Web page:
Southern solitude: Bruny Island Cabin

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The open-plan cabin interior is designed without any loose furniture that might clutter the solitude.

The open-plan cabin interior is designed without any loose furniture that might clutter the solitude. Image: Rob Maver

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The roof of the cabin angles towards the northern sun for the solar panels and allows space for a mezzanine sleeping loft to the south.

The roof of the cabin angles towards the northern sun for the solar panels and allows space for a mezzanine sleeping loft to the south. Image: Rob Maver

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From the entry point, there is an inviting view to the light, honeyed timbers of the cocoon-like interior.

From the entry point, there is an inviting view to the light, honeyed timbers of the cocoon-like interior. Image: Rob Maver

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The east and west sliding doors that flank the living area are frosted, providing a sense of enclosure and preventing birds from flying into the glass.

The east and west sliding doors that flank the living area are frosted, providing a sense of enclosure and preventing birds from flying into the glass. Image: Rob Maver

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The entrance to the cabin is marked by a small pergola holding the wood store and gas bottles that acts as a screen for cars.

The entrance to the cabin is marked by a small pergola holding the wood store and gas bottles that acts as a screen for cars. Image: Rob Maver

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Plans and section of Bruny Island Cabin by Maguire and Devine Architects.

Plans and section of Bruny Island Cabin by Maguire and Devine Architects.

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Built as an escape from everyday life, this off-grid cabin by Maguire and Devine Architects celebrates the Tasmanian landscape and is a reminder of simple pleasures.

If you’ve camped frequently or for long enough, you will discover there is a “place” for your items and a “way” to use them. A fine understanding of what happens when the rain falls, how to see the stars at night while staying out of the wind and how to fit everything you need into your bag comes from experience and reflection, and can be a great source of pride when achieved. Sophia Shih’s cabin, nestled within the hills of Tasmania’s Bruny Island, is a refined illustration of this. Sophia met architects Hugh Maguire and Dan Devine of Hobart-based Maguire and Devine Architects through a m utual friend, who had spoken with the pair about cabins while hiking.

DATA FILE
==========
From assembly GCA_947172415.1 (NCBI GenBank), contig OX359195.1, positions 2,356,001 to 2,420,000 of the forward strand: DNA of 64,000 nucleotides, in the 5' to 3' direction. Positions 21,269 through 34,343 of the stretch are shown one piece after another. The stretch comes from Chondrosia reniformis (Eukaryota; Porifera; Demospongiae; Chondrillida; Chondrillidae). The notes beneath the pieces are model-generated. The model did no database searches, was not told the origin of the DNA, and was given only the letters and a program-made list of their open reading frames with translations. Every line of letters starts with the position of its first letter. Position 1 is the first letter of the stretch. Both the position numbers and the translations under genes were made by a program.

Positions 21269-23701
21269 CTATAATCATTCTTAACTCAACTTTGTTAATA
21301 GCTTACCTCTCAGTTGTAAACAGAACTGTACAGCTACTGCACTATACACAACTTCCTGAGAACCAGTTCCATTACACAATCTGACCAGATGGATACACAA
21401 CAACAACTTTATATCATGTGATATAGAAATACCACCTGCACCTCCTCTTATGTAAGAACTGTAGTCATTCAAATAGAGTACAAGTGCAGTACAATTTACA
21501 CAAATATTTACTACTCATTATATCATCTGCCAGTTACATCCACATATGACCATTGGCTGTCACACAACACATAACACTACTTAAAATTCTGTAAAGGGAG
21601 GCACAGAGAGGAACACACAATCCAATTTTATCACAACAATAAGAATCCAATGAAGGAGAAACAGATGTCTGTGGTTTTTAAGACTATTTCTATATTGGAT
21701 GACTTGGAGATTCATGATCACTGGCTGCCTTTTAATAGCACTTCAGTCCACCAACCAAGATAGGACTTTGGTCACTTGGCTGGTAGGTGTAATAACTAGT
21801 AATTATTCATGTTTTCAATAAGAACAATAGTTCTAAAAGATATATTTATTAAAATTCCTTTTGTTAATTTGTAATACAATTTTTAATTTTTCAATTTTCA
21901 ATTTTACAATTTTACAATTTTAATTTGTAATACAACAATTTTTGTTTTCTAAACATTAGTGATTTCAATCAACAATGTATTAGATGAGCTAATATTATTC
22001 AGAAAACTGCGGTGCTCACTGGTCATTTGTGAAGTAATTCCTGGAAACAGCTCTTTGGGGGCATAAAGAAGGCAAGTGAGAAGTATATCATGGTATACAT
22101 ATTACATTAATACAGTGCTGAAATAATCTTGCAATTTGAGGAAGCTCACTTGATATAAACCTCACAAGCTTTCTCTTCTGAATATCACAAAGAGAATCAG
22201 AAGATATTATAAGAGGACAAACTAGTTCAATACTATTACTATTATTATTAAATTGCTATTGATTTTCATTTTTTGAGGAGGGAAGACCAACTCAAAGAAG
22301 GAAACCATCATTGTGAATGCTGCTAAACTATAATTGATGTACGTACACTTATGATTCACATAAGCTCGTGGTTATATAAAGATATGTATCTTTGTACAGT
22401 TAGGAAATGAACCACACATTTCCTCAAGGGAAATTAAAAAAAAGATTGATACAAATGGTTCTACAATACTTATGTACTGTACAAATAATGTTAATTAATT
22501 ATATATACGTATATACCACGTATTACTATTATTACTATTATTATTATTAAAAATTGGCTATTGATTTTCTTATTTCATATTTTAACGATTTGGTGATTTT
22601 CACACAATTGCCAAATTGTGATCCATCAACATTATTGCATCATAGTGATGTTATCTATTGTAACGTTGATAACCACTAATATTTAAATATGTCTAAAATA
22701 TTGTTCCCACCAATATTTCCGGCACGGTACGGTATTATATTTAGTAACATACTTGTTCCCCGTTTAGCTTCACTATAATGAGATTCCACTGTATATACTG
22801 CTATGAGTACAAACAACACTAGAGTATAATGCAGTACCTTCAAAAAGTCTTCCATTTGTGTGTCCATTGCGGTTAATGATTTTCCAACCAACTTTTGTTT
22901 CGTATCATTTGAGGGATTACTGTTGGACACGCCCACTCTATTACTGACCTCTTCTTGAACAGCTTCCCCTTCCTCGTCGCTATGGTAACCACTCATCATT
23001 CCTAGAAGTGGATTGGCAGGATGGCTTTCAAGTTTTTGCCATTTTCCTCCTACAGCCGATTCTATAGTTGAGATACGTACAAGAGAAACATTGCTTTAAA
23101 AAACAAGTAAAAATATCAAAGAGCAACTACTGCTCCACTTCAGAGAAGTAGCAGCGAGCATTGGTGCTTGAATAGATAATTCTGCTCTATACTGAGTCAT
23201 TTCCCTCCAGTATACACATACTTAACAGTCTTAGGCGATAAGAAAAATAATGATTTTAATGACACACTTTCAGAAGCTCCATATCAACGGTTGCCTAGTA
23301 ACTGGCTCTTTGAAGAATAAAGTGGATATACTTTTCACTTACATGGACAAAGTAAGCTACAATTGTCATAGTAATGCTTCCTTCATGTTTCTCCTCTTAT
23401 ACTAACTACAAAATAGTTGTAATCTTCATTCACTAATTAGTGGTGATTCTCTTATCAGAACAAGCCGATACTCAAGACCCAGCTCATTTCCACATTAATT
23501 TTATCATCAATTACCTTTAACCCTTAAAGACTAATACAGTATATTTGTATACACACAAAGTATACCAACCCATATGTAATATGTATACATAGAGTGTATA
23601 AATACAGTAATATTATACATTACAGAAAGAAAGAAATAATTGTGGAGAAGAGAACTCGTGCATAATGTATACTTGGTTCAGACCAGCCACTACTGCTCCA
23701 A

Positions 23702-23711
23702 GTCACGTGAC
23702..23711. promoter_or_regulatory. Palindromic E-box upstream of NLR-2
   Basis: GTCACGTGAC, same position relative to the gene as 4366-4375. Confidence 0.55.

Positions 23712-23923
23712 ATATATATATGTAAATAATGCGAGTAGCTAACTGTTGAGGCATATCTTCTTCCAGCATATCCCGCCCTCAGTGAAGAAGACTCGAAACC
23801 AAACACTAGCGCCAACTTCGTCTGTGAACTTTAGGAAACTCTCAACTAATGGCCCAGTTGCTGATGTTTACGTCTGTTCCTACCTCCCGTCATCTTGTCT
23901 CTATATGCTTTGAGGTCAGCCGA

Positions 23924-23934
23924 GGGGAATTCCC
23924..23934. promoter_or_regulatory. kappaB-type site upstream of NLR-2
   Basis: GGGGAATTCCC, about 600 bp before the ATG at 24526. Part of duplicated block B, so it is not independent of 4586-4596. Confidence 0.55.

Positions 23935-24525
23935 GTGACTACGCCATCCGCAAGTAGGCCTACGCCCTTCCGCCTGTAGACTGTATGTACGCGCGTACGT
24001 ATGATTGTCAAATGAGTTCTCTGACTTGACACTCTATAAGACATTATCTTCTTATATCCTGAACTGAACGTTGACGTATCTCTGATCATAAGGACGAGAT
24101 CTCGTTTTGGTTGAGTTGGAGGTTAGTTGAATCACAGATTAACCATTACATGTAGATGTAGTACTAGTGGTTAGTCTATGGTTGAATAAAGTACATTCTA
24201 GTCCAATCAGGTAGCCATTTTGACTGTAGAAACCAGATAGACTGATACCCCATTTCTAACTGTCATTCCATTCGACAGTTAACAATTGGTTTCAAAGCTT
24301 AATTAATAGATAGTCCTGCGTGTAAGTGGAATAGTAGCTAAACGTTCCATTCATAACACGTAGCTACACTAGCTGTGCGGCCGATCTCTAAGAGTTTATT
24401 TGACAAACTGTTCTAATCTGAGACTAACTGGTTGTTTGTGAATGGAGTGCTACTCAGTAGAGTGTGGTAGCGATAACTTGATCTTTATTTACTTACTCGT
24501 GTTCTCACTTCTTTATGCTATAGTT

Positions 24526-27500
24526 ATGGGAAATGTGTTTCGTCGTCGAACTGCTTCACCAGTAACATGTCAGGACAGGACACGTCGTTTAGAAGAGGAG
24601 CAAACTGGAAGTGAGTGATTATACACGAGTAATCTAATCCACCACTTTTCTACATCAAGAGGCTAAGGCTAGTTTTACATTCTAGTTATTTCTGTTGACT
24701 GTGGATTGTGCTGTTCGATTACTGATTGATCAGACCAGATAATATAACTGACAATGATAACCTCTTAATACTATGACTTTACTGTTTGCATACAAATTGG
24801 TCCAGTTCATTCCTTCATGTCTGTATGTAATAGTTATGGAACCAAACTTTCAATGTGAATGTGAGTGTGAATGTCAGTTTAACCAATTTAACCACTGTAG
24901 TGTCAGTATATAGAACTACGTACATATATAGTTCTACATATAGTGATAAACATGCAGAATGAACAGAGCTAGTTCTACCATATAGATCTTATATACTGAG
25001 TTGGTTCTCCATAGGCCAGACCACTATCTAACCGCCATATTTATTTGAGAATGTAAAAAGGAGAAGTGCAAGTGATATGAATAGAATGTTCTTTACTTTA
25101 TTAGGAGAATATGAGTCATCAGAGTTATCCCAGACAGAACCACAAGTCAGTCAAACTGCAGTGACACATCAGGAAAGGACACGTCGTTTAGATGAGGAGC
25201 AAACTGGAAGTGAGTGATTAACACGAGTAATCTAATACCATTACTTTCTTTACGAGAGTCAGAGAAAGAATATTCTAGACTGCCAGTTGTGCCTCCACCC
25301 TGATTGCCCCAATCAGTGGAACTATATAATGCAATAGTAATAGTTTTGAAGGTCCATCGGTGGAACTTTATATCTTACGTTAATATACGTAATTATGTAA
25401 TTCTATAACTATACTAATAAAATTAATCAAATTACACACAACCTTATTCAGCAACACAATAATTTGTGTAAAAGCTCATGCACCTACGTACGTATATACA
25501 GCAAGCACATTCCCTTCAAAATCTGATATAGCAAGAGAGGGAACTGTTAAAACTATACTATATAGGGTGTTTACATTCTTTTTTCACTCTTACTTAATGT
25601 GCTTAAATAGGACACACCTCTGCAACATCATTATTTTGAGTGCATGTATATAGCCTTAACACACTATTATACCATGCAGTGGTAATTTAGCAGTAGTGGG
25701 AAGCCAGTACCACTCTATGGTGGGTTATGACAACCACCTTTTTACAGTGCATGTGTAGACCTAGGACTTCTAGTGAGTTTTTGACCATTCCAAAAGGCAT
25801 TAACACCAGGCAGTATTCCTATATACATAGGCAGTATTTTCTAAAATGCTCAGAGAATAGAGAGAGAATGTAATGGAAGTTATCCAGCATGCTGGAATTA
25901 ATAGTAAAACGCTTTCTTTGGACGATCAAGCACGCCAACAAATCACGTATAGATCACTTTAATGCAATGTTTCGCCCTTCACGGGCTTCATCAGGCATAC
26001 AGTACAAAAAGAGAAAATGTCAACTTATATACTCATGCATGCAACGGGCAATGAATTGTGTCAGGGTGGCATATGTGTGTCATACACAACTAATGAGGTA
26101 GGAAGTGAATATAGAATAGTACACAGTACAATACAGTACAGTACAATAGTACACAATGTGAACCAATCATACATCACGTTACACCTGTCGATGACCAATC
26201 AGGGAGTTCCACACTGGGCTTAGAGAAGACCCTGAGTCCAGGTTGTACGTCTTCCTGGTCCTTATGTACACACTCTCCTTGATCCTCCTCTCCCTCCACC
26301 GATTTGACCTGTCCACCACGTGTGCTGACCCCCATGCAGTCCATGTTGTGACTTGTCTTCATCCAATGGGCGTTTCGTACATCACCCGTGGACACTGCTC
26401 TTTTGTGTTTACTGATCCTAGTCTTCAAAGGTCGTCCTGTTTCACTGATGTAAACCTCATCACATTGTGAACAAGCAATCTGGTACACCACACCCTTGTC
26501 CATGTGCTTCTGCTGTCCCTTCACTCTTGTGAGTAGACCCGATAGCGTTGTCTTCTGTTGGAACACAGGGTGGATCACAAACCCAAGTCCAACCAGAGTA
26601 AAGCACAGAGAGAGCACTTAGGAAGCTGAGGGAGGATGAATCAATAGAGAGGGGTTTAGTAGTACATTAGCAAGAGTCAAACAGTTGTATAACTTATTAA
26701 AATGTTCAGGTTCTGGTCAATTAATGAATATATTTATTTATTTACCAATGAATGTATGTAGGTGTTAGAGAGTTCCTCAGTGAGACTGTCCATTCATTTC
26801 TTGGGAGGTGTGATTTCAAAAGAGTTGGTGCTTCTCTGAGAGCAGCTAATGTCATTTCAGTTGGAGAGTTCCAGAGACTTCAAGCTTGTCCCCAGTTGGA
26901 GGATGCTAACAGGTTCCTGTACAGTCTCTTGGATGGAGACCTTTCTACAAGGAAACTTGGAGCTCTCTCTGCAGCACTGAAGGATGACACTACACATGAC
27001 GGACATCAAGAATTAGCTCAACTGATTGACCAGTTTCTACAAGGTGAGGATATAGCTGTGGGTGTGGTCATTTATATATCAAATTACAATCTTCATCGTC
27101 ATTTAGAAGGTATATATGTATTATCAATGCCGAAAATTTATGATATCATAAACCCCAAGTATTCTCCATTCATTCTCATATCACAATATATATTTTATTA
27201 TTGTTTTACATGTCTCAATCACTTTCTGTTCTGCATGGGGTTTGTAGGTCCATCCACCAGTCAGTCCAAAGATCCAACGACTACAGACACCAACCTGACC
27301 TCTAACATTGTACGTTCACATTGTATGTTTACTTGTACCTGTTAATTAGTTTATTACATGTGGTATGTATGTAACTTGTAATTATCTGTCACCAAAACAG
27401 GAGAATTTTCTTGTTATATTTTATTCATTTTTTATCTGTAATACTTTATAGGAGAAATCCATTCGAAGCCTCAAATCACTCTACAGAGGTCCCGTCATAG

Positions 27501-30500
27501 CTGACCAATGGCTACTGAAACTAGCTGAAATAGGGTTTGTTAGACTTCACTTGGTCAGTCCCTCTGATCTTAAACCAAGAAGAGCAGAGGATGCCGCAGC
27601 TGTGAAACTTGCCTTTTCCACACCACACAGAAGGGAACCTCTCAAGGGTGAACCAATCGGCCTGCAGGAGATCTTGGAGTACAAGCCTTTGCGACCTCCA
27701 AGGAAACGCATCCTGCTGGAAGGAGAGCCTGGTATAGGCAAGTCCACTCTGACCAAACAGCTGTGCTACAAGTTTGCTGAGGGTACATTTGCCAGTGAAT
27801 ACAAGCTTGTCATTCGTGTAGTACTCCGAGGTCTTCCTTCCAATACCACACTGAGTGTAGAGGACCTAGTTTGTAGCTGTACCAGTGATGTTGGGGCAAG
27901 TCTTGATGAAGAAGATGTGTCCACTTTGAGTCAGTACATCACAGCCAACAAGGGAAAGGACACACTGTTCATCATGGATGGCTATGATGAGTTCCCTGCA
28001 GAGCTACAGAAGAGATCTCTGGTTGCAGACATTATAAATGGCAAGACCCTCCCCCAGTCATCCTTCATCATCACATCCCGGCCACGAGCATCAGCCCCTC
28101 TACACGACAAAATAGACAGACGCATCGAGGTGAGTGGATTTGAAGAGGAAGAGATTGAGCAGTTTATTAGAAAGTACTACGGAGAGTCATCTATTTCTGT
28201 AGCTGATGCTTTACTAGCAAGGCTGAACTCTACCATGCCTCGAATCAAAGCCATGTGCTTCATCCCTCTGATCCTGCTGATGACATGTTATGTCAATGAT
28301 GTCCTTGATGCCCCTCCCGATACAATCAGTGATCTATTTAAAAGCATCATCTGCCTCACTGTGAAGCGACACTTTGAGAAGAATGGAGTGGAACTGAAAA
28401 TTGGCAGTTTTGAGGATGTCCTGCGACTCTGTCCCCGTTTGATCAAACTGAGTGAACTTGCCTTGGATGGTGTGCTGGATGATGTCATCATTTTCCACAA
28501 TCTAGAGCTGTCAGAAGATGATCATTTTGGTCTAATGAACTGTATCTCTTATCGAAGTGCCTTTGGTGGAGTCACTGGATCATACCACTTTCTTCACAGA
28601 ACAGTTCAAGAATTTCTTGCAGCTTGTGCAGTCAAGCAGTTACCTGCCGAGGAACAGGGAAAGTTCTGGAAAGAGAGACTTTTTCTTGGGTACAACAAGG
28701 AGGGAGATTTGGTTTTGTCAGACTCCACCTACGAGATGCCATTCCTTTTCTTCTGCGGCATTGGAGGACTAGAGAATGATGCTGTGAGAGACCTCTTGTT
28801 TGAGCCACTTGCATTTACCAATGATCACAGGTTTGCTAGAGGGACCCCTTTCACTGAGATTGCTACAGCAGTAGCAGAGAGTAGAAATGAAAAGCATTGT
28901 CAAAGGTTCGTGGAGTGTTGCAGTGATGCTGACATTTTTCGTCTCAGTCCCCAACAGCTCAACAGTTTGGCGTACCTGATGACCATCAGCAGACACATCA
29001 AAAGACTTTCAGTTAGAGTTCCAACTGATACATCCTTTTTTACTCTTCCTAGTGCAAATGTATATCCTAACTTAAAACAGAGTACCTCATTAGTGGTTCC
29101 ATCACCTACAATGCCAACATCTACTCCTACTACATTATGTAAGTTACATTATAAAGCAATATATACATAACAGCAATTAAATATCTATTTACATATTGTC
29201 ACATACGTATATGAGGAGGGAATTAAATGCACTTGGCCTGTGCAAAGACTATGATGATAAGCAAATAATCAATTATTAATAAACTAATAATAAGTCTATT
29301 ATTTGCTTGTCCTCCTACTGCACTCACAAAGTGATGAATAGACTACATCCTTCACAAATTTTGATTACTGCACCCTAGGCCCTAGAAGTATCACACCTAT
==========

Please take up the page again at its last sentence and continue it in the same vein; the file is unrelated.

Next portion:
The roof of the cabin angles towards the northern sun for the solar panels and allows space for a mezzanine sleeping loft to the south.  Image:  Rob Maver

Bruny Island Cabin offers deliverance for the client, a place for her to escape from the “real” world while also acknowledging her place in it. With a choice of sites on a large bush property with coastal views, Sophia and the architects decided on a calm place among the eucalypts, a place that is still in comparison to the dynamic nearby ocean. Once you leave the main road on your way to the property, the dirt road curves up the hill away from houses that look north to the bays separating the island from the mainland. You then enter a dense eucalypt forest before an expansive valley clearing, climbing away at the south toward Mount Mangana. To make the most of the view, the cabin is maintained toward the northern edge of a smaller clearing within the larger property, a siting that provides a balance of solitude and embrace.